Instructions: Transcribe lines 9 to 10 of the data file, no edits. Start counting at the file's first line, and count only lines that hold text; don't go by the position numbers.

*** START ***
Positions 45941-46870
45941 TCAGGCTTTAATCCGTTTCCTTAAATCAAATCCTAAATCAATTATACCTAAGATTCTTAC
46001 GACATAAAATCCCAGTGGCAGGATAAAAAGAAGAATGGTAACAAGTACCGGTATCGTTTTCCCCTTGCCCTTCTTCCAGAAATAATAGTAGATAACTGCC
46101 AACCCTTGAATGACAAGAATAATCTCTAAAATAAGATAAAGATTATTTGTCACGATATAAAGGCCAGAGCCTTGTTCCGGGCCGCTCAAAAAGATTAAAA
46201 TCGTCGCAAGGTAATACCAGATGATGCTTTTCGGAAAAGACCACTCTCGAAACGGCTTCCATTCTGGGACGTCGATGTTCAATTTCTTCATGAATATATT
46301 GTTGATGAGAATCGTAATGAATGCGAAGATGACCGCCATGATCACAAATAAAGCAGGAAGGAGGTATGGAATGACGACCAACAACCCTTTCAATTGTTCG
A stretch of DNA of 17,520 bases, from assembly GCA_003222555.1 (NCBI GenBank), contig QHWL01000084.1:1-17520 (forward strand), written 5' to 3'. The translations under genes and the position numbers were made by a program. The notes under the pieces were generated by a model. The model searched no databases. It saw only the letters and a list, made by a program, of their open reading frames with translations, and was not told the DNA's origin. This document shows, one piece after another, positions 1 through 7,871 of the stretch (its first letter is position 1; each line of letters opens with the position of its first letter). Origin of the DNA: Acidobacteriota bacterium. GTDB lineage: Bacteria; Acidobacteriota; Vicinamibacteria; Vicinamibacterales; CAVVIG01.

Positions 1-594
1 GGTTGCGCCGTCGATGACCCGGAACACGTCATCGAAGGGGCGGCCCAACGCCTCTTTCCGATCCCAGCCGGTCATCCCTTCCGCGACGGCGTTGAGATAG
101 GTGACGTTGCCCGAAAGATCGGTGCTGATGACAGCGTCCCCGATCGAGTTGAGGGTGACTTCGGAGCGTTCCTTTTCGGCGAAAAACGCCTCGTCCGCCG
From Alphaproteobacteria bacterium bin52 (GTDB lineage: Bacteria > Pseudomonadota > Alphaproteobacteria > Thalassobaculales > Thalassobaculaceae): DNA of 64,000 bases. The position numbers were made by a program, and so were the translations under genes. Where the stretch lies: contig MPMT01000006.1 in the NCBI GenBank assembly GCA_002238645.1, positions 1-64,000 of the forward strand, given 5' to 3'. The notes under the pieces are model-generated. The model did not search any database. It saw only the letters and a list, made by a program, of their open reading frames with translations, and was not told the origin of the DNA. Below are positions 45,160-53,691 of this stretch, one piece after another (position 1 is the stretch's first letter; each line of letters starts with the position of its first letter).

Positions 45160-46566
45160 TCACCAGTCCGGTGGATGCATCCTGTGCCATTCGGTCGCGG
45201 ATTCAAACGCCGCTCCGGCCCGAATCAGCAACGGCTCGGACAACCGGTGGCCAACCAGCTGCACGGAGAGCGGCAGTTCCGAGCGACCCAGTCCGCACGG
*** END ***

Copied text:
1 GGTTGCGCCGTCGATGACCCGGAACACGTCATCGAAGGGGCGGCCCAACGCCTCTTTCCGATCCCAGCCGGTCATCCCTTCCGCGACGGCGTTGAGATAG
101 GTGACGTTGCCCGAAAGATCGGTGCTGATGACAGCGTCCCCGATCGAGTTGAGGGTGACTTCGGAGCGTTCCTTTTCGGCGAAAAACGCCTCGTCCGCCG